Home Alliance Tracker Alliance Tracker: May 10, 2015

Alliance Tracker: May 10, 2015


Reuters reported that talks between Washington and Jerusalem over a new 10-year agreement to define the size and scope of military aid to Israel have stalled. While negotiations over the Memorandum of Understanding are continuing, the two sides disagree over funding for missile defense projects and how much the Jewish State must spend with U.S. defense firms.

At the request of Israel’s Foreign and Defense Ministries, NATO invited the Israeli government to open a permanent office at the organization’s headquarters in Brussels. Turkey had reportedly blocked the invitation since 2011.

The Israeli government said it would continue plans to privatize Israel Military Industries (IMI), with officials requesting a third valuation of the state-owned company. Meanwhile, antitrust authorities will probe into whether Elbit’s proposed acquisition of the company would raise competition concerns. Elbit is currently the only firm left in the bidding process for IMI.

Technicians in the Israeli Air Force have begun testing new specialized weapons systems for the F-35 fighter jets it will start receiving later this year. While specific details were not revealed, Rafael’s Spice will be installed to guide advanced air-to-air missiles and air-to-ground munitions.

Israeli Military Technology

General Robotics unveiled a 26-pound, pistol-equipped robot named Dogo. Designed for close-quarter combat and counterterrorism missions, the ultraportable robot will limit the exposure of police or ground forces attempting to clear buildings. Dogo will also be able to carry non-lethal weapons such as pepper spray.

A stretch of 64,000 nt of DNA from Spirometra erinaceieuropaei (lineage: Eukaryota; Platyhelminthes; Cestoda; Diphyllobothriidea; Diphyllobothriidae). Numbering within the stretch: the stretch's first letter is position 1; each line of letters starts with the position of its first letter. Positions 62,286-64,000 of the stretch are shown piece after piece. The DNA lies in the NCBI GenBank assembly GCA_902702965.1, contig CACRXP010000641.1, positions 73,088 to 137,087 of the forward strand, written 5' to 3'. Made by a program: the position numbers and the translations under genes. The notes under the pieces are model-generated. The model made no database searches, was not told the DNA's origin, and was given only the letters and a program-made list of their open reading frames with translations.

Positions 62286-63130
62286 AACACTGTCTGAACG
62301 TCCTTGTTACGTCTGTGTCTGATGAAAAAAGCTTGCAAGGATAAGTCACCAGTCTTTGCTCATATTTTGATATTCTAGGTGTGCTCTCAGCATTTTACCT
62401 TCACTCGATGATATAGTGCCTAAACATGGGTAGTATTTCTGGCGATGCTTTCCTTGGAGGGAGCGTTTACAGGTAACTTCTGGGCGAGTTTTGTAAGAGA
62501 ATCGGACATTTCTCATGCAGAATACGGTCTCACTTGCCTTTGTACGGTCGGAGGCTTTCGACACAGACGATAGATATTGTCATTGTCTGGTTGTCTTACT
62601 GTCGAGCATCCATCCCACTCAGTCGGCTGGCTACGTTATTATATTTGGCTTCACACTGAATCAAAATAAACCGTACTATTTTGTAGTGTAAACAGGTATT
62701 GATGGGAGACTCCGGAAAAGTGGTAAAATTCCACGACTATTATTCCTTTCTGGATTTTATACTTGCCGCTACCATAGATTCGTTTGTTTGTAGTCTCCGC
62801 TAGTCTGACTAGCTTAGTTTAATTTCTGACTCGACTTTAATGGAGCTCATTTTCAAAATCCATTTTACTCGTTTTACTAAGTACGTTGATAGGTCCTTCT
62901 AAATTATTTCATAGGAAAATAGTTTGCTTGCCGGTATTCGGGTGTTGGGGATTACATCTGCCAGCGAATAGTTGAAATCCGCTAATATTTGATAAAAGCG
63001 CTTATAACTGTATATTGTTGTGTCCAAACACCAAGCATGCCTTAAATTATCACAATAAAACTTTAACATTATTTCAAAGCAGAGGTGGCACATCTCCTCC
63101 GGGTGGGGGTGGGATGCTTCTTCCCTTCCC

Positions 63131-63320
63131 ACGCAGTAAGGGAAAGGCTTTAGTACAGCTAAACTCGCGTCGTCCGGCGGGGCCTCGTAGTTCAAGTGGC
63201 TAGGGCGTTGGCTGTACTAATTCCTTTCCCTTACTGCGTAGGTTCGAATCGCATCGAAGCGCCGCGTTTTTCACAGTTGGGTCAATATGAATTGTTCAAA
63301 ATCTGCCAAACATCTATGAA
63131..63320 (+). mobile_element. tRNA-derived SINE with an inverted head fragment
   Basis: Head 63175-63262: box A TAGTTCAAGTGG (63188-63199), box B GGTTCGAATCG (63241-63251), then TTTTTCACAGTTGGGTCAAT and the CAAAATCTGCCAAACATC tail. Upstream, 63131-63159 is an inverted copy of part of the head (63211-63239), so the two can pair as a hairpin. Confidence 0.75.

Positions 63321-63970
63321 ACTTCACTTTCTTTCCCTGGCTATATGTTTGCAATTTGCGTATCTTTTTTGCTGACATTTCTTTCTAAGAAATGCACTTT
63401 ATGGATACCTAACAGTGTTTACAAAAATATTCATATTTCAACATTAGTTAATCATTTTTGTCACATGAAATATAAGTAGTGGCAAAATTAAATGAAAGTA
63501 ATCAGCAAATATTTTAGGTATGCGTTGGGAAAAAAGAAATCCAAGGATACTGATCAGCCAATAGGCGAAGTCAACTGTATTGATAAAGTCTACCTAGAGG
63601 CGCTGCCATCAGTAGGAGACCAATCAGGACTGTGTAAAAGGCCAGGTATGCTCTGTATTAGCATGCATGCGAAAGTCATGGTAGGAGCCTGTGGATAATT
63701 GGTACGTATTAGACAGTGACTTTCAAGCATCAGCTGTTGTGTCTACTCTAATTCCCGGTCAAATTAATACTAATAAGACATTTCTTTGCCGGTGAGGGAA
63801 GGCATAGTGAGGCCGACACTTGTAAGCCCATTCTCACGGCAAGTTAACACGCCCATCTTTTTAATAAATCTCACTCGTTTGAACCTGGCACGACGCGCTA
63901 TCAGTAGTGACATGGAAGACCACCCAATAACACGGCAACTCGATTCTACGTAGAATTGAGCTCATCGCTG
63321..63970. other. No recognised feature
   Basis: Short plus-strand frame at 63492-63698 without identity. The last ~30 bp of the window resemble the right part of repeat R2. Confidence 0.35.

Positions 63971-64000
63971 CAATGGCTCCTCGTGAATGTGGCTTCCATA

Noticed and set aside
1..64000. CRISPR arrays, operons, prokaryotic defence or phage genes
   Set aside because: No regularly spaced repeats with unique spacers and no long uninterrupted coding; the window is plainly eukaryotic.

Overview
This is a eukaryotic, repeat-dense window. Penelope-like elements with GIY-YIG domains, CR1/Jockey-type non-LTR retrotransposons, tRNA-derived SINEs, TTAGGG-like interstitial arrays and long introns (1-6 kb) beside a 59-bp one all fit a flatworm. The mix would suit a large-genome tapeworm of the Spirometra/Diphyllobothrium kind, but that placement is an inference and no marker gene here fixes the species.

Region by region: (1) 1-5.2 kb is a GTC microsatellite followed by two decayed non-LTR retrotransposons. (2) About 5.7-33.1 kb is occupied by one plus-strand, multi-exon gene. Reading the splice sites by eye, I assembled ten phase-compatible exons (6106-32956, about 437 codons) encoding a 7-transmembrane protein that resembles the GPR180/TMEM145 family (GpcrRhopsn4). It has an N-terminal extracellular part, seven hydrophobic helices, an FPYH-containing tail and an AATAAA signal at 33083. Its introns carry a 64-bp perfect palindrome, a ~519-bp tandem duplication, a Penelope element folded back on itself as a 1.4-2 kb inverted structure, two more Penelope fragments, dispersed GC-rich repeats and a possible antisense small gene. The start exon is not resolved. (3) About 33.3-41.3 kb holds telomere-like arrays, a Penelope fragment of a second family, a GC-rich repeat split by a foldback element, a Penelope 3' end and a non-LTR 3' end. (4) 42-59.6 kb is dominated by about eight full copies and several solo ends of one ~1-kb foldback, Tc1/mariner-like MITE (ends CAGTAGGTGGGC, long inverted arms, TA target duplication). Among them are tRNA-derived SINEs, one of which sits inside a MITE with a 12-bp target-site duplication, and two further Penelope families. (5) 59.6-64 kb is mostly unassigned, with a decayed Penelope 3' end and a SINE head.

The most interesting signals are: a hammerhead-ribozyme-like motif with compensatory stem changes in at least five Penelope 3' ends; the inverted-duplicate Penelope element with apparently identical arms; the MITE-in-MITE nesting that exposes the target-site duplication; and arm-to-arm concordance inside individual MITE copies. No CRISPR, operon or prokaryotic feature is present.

Dogo can brandish a standard Glock 26 9mm pistol. (Photo: General Robotics)

Elbit successfully demonstrated its BrightNitemultispectral panoramic system for helicopter pilots. A special helmet and sensor array located on the outside of the aircraft enables pilots to see a computer generated landscape, enabling them to fly in degraded visual environments.

Foreign Military Sales

Elbit delivered driving simulators to two unnamed NATO members. The systems will help train troops to drive a variety of heavy vehicles, including armoured infantry vehicle, off-road trucks and mine-protected vehicles.

Raytheon plans to use Rafael’s Tamir interceptor, the same missile used in Iron Dome batteries, in an upcoming bid to provide U.S. soldiers protection from rockets, drones, and missiles. The U.S. army has opened-up a tender for defensive systems to safeguard ground troops, with bids also expected from Lockheed Martin.

The U.S. Navy awarded Elbit a $7.5 million contract to upgrade the Naval Test Pilot School’s C-26 aircraft.


A bipartisan congressional delegation lead by representative Michael McCaul visited the Multinational Force and Observers’ (MFO) peacekeeping mission in Sinai in early May. In a video the congressman said he met with military officers to determine the best way to combat the threat posed by Sinai’s Islamic State affiliate.


The U.S. State department approved a possible upcoming sale of OH-58D Kiowa Warrior helicopters and support equipment to Tunisia for $101 million.


BAE systems announced that it is working with Emirates Defense Technology to build a version of its M777 self-propelled 155mm howitzer for the United Arab Emirates.

The Pentagon awarded Raytheon a $28.6 million foreign military sale for work on Qatar’s Air and Missile Defense Operations Center.